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Namarrkon the Lightning Spirit

Namarden or Namarrkon are Eastern Kunwinjku names for the Lightning Spirit. This entity, which is responsible for lightning and thunder, is painted on both stone and bark in a form described as ‘like a grasshopper’. Namarrkon is said to have made Ngaldjurr – Leichardt’s or the spectacular grasshopper [Petasia ephippigera]. The species emerges, mates and is most active and visible in the season known as Kunemeleng, between October and December when there are intense electrical storms. Ngaldjurr is then said to be ‘looking for’ Namarrkon. Namarrkon makes lightning and thunder by striking out with kurlbburru – stone axes which protrude from its joints. Today, the Kuninjku will not leave axes lying out in the open during an electrical storm as the axes act as an attraction to the destructive force of Namarrkon. The lines emanating from Namarrkon’s head are said to be mardno or lightning bolts of power.

There is a dreaming site for the lightning spirit on the Liverpool River. The site, Kukkurrh, is a high undercut red gravel bank on a bend in the river. The rest of the country along the river is either flat grassy plains or thick mangrove forest. The red cliffs are in startling contrast to the rest of the landscape. The Kuninjku tell of a lightning man who grew angry and began making a terrifying and destructive storm. A lightning woman began to feel sorry for the human beings who were being killed by the storm. The man and woman stood as ‘cousin’ to each other in tribal relationship – this relationship between men and women is one of restraint and avoidance. When the lightning woman grabbed her cousin to calm him down he immediately became quiet and let people live. So it is today, say the Kuninjku, if a man is fighting and no one can calm him, he will become quiet if his cousin tries to restrain him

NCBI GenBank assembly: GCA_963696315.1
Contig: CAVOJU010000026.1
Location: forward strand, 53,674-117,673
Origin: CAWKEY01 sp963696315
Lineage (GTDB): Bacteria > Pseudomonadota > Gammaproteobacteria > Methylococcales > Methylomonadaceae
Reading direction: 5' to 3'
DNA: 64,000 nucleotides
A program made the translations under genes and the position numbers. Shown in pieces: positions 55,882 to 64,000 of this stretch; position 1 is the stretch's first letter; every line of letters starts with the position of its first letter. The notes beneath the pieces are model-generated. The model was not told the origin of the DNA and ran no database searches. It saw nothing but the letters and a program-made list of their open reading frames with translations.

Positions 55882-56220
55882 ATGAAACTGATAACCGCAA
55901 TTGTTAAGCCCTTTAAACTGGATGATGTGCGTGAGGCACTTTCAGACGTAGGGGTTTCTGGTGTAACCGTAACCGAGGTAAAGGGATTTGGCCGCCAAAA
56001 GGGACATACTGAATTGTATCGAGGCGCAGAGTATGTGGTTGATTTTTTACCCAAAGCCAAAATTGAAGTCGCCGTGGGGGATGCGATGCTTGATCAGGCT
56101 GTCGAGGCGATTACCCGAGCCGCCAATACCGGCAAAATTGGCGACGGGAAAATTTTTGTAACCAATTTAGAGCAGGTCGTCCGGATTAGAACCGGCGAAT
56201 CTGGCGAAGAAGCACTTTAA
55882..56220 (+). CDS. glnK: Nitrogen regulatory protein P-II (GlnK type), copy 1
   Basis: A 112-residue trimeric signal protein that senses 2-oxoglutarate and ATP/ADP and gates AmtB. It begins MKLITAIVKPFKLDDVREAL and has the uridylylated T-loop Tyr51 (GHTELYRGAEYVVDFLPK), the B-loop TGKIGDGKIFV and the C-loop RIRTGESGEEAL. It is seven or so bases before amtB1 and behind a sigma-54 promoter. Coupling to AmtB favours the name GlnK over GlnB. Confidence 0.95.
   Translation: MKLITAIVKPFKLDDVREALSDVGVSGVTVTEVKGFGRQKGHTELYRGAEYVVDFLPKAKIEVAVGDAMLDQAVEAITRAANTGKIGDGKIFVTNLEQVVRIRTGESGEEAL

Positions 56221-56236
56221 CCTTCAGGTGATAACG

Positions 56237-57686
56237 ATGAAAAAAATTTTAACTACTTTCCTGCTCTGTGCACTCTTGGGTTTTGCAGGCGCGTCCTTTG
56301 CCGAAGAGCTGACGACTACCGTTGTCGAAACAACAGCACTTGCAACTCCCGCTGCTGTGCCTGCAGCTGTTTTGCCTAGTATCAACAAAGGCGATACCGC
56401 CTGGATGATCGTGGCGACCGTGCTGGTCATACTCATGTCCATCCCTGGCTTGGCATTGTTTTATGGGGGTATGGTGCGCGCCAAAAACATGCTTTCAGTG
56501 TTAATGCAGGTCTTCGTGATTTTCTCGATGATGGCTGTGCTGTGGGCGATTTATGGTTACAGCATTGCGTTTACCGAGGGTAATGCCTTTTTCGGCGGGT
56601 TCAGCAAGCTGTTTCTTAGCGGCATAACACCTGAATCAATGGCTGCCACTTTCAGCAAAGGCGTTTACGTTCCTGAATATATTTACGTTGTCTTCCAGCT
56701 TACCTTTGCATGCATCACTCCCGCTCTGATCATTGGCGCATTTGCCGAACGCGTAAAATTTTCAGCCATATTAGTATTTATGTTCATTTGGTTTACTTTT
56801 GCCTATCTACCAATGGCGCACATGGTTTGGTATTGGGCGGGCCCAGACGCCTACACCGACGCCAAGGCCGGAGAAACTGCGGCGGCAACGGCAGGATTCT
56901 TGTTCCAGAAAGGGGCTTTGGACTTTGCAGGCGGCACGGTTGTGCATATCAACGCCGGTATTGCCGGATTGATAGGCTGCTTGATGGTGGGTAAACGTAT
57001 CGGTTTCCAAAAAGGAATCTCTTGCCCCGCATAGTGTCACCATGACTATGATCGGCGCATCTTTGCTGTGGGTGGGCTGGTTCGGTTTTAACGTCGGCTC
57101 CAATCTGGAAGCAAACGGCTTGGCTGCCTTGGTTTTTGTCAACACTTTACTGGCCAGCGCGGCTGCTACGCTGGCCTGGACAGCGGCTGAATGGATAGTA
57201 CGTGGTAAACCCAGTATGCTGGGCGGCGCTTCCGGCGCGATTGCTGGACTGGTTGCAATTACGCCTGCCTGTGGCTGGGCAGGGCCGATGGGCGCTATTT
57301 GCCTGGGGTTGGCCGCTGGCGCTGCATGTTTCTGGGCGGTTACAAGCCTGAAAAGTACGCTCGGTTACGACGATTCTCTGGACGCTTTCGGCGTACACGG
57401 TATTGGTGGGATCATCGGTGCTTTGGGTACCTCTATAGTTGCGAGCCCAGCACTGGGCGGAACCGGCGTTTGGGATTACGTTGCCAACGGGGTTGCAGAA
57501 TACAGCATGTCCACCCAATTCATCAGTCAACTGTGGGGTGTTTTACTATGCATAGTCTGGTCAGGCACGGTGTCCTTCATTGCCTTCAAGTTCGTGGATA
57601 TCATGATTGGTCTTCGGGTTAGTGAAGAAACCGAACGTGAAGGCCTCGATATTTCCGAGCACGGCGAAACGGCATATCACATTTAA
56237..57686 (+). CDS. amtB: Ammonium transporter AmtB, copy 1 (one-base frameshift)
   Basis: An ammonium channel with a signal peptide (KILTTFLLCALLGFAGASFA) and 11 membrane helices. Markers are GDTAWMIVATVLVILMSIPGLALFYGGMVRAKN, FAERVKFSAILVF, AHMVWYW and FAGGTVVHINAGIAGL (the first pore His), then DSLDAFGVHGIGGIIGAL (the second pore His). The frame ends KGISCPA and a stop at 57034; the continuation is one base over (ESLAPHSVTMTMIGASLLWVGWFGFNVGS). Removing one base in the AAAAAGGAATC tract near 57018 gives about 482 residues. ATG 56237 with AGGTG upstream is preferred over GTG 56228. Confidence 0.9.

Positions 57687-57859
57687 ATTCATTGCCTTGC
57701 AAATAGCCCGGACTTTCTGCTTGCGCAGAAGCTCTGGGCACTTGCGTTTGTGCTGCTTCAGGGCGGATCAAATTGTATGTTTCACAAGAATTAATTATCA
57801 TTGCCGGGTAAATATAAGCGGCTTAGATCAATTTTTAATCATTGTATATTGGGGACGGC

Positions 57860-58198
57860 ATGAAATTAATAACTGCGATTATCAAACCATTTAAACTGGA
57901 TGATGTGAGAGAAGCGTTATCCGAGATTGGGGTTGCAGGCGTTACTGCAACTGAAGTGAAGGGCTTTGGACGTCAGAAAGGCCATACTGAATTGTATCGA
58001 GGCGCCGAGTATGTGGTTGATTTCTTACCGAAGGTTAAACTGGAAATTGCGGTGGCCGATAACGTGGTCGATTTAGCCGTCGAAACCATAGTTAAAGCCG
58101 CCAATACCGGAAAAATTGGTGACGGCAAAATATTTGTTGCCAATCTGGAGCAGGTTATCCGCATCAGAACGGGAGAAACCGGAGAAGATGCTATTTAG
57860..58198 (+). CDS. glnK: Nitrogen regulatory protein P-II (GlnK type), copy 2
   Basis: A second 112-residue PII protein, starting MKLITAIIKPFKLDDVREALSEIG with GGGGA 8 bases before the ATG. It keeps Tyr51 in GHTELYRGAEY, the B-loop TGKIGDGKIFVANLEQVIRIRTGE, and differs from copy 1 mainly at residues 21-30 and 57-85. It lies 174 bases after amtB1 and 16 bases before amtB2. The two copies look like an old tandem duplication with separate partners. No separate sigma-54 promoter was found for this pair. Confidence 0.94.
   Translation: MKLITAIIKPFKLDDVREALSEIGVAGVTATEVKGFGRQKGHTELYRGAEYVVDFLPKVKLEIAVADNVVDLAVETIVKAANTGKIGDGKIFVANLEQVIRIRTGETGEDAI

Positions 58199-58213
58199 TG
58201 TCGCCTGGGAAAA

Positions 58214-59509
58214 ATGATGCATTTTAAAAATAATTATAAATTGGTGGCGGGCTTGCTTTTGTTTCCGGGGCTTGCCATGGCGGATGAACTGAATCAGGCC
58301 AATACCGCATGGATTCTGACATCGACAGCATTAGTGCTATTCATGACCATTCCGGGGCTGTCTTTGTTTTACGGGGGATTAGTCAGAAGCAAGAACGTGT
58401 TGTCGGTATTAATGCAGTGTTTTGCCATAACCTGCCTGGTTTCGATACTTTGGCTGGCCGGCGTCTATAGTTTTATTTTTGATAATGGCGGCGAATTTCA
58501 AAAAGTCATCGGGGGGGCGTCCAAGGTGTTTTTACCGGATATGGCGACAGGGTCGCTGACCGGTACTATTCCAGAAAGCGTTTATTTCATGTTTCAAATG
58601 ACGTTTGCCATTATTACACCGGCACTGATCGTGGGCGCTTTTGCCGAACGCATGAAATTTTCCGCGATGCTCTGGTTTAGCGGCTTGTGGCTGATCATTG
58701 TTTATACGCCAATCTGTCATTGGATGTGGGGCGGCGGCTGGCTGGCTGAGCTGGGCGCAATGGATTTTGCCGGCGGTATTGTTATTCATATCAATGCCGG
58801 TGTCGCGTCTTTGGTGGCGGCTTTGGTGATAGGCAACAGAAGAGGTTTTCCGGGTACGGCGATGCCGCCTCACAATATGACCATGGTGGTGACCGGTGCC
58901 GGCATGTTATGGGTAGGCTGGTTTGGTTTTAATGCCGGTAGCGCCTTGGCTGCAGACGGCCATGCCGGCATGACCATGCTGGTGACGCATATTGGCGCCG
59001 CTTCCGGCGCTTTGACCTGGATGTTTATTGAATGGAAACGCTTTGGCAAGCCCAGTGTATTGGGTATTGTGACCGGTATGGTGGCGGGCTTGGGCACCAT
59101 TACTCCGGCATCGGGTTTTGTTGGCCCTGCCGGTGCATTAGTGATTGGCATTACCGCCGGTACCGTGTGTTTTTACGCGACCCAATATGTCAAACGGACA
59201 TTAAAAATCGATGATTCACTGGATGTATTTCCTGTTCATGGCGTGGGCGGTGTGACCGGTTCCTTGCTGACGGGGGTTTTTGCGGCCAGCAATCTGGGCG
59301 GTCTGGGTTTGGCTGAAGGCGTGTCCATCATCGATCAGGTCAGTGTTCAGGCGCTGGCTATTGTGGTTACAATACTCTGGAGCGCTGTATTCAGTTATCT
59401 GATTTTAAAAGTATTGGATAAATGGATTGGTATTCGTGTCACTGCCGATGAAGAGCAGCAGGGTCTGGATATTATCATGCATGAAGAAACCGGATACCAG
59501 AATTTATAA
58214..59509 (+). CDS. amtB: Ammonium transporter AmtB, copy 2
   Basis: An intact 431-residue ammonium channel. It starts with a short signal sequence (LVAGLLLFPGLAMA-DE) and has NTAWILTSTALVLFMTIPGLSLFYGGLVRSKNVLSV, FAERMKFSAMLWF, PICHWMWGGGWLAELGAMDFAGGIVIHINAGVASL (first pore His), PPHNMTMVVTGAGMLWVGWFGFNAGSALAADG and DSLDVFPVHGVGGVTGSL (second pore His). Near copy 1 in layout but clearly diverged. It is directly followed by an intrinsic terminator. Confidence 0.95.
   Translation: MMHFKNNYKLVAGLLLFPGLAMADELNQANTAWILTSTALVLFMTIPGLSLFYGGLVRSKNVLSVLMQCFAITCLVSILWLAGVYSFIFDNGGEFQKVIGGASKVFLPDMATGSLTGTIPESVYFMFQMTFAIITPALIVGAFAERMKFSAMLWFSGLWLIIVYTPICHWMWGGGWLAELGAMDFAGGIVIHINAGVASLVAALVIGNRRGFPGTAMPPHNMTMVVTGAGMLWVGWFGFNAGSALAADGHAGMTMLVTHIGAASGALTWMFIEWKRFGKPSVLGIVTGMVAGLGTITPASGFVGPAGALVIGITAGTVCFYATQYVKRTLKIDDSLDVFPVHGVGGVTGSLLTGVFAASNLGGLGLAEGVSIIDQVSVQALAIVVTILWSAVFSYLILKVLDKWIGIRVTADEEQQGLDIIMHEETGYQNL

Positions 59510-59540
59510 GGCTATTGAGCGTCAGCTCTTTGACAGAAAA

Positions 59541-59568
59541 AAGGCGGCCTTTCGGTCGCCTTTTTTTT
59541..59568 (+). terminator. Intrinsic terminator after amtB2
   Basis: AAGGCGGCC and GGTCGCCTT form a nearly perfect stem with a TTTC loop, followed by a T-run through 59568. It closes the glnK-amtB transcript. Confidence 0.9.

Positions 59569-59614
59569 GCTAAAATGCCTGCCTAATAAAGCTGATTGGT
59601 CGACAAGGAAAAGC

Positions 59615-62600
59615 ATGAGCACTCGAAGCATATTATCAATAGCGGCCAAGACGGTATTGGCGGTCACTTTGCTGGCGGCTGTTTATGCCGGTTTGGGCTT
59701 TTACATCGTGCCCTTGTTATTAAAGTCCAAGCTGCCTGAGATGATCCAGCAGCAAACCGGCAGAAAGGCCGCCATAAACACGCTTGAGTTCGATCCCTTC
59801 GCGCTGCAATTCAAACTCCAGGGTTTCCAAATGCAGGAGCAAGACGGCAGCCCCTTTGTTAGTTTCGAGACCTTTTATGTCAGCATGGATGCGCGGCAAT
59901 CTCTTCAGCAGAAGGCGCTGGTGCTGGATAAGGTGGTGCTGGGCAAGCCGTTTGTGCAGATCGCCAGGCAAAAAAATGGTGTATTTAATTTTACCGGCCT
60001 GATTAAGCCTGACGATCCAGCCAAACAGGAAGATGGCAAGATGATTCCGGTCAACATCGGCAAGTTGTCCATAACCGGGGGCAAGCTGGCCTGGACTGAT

Name: Paul Nabulumo Namarinjmak

Language: Kuninjku

Community: Maningrida


Kuninjku artist Paul Nabulumo is a painter and sculptor. He is the son of acclaimed artist, Mick Kubarkku (1925 - 2008), who was known for his painting of dirdbim (moon, sun and stars) and the associated site on his Kulmarru clan estate. Nabulumo learned under his guidance, watching him paint on rock surfaces and bark paintings as a young man. The artist continues to paint the iconic imagery handed down from his father, including Ngalyod (Rainbow Serpent), mimih (rock country spirit), yawkyawk (female water spirits), Kubumi (waterholes) and djulng (Ancestral bones).  Nabulumo maintains strong connection to his heritage, living and working at Yikkarrakkal Outstation which sits adjacent to the dirdbim and kubumi djang (Ancestral) sites* . However, he has developed his own distinct aesthetic, characterised by striking combinations of fine and elegant rarrk, figurative elements and bold negative space. 

Nabulumo began exhibiting in 2000, participating in his first group show at Aboriginal Art & Pacific (Sydney).  His work was included in the historic exhibition <<rark>> at the Bargehouse in London in 2007. His work was also selected for the 23rd and 28th Telstra National & Torres Strait Islander Art Award Exhibitions. Nabulumo  has shown both locally and  internationally at highly regarded  commercial spaces such as Josh Lilley Fine Art (UK),  Gallery Gabrielle Pizzi (Melbourne), Annandale Galleries (Sydney), Paul Johnstone Gallery (Darwin), Outstation Gallery (Darwin), Art Kelch (Freiburg) and most recently Michael Reid (Sydney). The artist’s work can be found in various collection including that of the National Gallery of Australia and the Museum of Victoria.


* “Dirdbim literally means 'image of the moon'. The site is a large unusually round hole in a sandstone residual on the plain not far from the Mann River. The large hole is said to be the full moon created by ngalyod who pierced the rock in times of the 'Dreaming' and left the shape of the full moon. 

Kubumi is a sacred site on the Mann River consisting of a series of deep waterholes connected by underground tunnels. Ngalyod pierced the rock to create these waterholes and now lives in the rocky riverbed.


© the artist / art centre